The UN’s international agreement to limit greenhouse gas emissions could change the way pension funds invest our money.
On many fronts the 2015 UN climate change conference (the 21st edition of the COP) in Paris seems to have been a success. Two weeks of discussions, involving experts from nearly 200 countries, led to the signing of an international accord to fight global warming. This remarkable progress, after more than 20 years of efforts, marks a turning point in the climate change debate opening the discussion up to an even wider audience in different industries and segments of society.
Pensions funds, like many large institutional investors, have flirted with green investments for some time now, with some of the more forward-thinking funds diversifying their portfolios by investing in companies which actively mitigate climate change, either through the generation of green energy (such as solar or wind power producers) or by improving energy efficiency (manufacturers of emission-cutting devices and systems).
Green projects usually include multiple technologies at different stages of maturity requiring different types of financing vehicles. Institutional investors can access such projects via equity (including green indices formed by listed companies), fixed income (notably green bonds) and direct investment through private equity or green infrastructure funds. Green investment banks are also part of this alternative investment space.
A good example is that of a renewable energy developer focusing on community-scale projects in the UK. The company is approaching its £100 million (USD 145 million) funding goal with assistance from the Greater Manchester Pension Fund (GMPF) which invested about 10 percent of this target. The project hs also attracted investments from other players in the pensions domain, including Scotland’s Strathclyde Pension Fund. Another example is Sweden’s AMF pension fund, which has invested in the UK Green Investment Bank's offshore wind fund and acquired important stakes in offshore wind farms.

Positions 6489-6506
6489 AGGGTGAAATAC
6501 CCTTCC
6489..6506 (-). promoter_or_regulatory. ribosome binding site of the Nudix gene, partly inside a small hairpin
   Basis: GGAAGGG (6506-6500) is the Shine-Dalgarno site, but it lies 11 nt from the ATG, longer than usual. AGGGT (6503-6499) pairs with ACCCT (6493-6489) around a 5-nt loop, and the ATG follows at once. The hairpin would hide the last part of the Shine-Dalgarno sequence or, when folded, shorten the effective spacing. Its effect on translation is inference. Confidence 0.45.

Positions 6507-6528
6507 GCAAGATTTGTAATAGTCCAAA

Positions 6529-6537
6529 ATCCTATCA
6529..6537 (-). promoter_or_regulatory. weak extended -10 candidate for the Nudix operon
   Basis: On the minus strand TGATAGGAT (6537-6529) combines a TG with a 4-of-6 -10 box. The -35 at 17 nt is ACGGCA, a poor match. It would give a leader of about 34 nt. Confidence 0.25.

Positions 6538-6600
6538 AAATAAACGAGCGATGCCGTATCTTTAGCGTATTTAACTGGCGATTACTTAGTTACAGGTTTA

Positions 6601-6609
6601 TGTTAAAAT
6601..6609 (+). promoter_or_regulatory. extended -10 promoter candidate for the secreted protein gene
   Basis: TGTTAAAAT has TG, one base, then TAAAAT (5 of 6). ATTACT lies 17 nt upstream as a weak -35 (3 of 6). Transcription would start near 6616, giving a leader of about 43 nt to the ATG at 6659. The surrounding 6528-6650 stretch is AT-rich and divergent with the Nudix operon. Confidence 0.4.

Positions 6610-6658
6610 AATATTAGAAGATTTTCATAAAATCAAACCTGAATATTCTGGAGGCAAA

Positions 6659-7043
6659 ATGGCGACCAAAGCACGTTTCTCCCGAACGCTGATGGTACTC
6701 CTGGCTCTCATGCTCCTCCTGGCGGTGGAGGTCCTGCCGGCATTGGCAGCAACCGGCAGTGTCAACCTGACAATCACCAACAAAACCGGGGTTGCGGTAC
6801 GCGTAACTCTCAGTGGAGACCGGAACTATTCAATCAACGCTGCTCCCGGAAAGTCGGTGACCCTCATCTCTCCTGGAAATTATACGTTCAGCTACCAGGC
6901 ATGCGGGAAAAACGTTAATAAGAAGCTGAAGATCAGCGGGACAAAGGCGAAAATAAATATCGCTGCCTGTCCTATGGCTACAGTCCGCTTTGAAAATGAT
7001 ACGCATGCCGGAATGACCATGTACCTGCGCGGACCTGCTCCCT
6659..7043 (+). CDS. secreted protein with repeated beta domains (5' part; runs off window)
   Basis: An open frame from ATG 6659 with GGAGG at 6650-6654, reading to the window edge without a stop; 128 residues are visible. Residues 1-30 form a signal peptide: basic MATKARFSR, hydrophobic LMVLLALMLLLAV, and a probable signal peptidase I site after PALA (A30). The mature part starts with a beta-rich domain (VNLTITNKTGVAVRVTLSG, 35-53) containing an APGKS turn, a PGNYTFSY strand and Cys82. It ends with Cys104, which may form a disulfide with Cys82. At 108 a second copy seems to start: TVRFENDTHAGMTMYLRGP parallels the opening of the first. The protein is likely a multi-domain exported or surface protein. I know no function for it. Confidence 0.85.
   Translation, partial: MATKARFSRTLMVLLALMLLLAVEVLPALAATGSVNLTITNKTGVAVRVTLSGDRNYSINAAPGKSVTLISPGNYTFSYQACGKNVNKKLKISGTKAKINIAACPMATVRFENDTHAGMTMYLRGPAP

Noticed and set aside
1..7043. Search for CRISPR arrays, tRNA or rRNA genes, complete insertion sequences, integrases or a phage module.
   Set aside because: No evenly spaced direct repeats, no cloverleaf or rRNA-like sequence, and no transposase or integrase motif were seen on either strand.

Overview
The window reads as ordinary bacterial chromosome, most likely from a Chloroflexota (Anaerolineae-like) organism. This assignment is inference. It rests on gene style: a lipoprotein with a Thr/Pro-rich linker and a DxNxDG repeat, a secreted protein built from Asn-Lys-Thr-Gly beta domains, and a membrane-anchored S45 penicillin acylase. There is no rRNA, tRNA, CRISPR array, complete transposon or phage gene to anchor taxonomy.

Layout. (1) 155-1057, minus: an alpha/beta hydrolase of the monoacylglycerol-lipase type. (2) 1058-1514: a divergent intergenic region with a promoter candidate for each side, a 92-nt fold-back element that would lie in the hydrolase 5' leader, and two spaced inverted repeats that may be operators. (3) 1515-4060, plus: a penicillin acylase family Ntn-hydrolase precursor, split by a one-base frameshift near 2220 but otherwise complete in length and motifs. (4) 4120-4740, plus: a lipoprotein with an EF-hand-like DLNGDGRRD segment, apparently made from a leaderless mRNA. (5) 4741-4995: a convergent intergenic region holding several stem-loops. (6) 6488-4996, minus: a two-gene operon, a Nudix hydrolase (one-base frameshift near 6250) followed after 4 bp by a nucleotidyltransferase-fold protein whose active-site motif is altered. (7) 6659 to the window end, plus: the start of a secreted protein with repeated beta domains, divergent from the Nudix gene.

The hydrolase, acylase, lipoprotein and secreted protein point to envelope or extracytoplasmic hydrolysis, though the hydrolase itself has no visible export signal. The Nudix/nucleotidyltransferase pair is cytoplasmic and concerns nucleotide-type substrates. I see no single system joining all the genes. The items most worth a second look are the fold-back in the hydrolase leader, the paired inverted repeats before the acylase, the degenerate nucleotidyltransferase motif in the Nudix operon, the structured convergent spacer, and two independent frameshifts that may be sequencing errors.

A sector that emerges slowly
But on the whole , green investments are still modest. In a report released some years ago, the OECD attributed this to scale issues, noting the market size for green bonds is still small and illiquid. Regulations and lack of knowledge do not help the cause. In 2011, pension funds' asset allocation to green investments represented less than one percent. Given that green funds remain small scale, investing in them involves important transaction costs.
As investment in green initiatives moves ahead slowly, pension funds are also looking to limit their investments in polluting companies – and invest more in clean and responsible companies. Many pension funds
owith shares in big oil and energy companies are planning to divest from firms with big carbon footprints, insisting that pension-holders would not want their money to fund global warming. This was exemplified when more than 10,000 people signed a 2015 petition calling on ABP, the Dutch pension fund, to drop its holdings of oil, gas and coal stocks.